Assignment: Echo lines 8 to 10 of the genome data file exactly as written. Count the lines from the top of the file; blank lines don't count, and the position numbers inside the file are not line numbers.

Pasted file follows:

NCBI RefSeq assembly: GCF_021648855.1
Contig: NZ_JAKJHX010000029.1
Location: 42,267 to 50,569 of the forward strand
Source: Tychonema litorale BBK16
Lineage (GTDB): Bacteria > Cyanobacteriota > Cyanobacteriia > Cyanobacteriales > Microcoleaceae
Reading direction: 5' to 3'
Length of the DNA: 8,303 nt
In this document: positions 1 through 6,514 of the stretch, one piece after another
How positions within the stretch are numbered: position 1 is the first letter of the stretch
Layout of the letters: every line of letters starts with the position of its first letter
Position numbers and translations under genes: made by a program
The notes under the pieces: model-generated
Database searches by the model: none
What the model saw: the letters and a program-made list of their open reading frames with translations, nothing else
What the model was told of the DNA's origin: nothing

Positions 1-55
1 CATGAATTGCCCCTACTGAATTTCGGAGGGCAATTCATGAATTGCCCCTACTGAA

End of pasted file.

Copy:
In this document: positions 1 through 6,514 of the stretch, one piece after another
How positions within the stretch are numbered: position 1 is the first letter of the stretch
Layout of the letters: every line of letters starts with the position of its first letter